Attorneys Lay Out Case for ‘NFLPA’s Continuing Complicity and Moral Failure’ on the Concussion Issue
(Editor’s note: what follows is a brief intro to a story written by Michael Hausfeld and Swathi Bojedla of Hausfeld LLP, which appears in the July issue of Concussion Litigation Reporter. Each monthly issue will feature six to eight stories on the legal strategies being deployed by practitioners in the concussion litigation space.)
With the recent filing of the master amended complaints in retired players’ concussions litigation against the NFL, a common question concerns whether the NFLPA should be a target of litigation. Thus far, the NFLPA has escaped scrutiny and legal action based on their failure to protect retired players from both the occurrence of concussions during their playing days as well as the short- and long-term effects of traumatic brain injury after their playing careers have terminated.
NFLPA’s Commitment to Provide Detection, Treatment and Care for Traumatic Brain Injury
The link between repeated head injuries and chronic traumatic encephalopathy, or CTE, has long been known in the academic world. For example, a 1962 study showed a heightened incidence of CTE in boxers, and a similar study the following year found that neurological damage stemming from repeated head injuries manifested in the form of dementia and impaired motor function. However, until recently, the NFL ignored established medical evidence, instead choosing to refute or deny the link between repeated head trauma and the myriad symptoms facing retired NFL players. During that same time, the NFLPA was silent despite their knowledge of the mounting evidence of retiree injury and medical causation.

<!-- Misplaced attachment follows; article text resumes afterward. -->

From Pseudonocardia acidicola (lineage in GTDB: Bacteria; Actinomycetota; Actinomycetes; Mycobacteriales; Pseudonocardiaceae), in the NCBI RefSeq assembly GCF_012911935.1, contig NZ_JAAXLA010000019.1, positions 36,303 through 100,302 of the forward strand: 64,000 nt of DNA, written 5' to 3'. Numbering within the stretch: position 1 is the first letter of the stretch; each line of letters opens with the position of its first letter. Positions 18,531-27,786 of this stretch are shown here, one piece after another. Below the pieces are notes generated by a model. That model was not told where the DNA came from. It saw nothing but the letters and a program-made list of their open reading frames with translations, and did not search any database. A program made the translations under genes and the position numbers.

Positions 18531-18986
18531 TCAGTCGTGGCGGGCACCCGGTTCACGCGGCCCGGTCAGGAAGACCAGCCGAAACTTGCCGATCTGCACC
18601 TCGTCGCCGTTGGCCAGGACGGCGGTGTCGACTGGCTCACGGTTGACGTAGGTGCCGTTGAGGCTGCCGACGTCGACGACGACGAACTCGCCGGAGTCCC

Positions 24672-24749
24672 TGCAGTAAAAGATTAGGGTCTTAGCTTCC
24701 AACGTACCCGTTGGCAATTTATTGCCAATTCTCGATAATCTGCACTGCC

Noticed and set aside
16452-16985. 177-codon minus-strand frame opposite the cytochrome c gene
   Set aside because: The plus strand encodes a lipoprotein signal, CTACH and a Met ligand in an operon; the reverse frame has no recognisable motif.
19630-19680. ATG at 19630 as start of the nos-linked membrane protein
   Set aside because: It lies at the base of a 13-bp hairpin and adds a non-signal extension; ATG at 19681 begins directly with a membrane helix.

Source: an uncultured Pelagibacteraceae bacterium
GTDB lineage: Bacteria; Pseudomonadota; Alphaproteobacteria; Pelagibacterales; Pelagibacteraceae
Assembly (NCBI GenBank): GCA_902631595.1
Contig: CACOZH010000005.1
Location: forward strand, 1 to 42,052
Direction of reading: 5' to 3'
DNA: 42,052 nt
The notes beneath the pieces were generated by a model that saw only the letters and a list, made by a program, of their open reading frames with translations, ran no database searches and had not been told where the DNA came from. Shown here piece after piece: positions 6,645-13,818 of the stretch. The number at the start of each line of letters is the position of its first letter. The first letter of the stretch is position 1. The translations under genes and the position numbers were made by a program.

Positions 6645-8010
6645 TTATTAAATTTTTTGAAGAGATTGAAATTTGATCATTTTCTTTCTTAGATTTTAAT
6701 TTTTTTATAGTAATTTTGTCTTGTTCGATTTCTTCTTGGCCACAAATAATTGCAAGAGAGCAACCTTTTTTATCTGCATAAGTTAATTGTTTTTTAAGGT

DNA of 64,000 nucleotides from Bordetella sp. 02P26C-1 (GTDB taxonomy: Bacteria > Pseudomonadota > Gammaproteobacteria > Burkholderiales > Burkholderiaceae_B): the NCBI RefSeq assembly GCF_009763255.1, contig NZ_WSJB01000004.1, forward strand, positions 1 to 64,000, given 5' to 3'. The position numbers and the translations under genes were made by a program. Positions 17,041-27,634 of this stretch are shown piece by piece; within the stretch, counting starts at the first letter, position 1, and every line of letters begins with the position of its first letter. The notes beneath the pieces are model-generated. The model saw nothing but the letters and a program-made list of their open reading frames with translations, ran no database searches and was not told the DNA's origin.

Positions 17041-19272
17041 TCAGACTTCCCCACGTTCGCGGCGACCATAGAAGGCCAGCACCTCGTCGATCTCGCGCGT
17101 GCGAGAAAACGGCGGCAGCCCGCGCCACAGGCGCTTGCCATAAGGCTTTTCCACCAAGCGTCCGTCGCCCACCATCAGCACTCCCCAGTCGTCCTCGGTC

Recently, the NFLPA has acknowledged its own failure to protect retired players and to promote their health and safety. In 2009 and 2010, the United States House of Representatives’ Committee on the Judiciary held hearings to investigate the legal issues relating to football and head injuries. During those hearings, NFLPA Executive Director DeMaurice Smith testified that, “as Executive Director, my number one priority is to protect those who play and have played the game. There is no interest greater than their health and safety.” Smith noted that the NFL had spent years suppressing and denigrating legitimate medical studies that detailed the link between repeated concussions and long-term side effects. He went on to acknowledge that the NFLPA “in its past has not done its best” and that the union was “complicit in the lack of leadership and accountability” in terms of acknowledging and dealing with traumatic brain injury and its effects on retired players.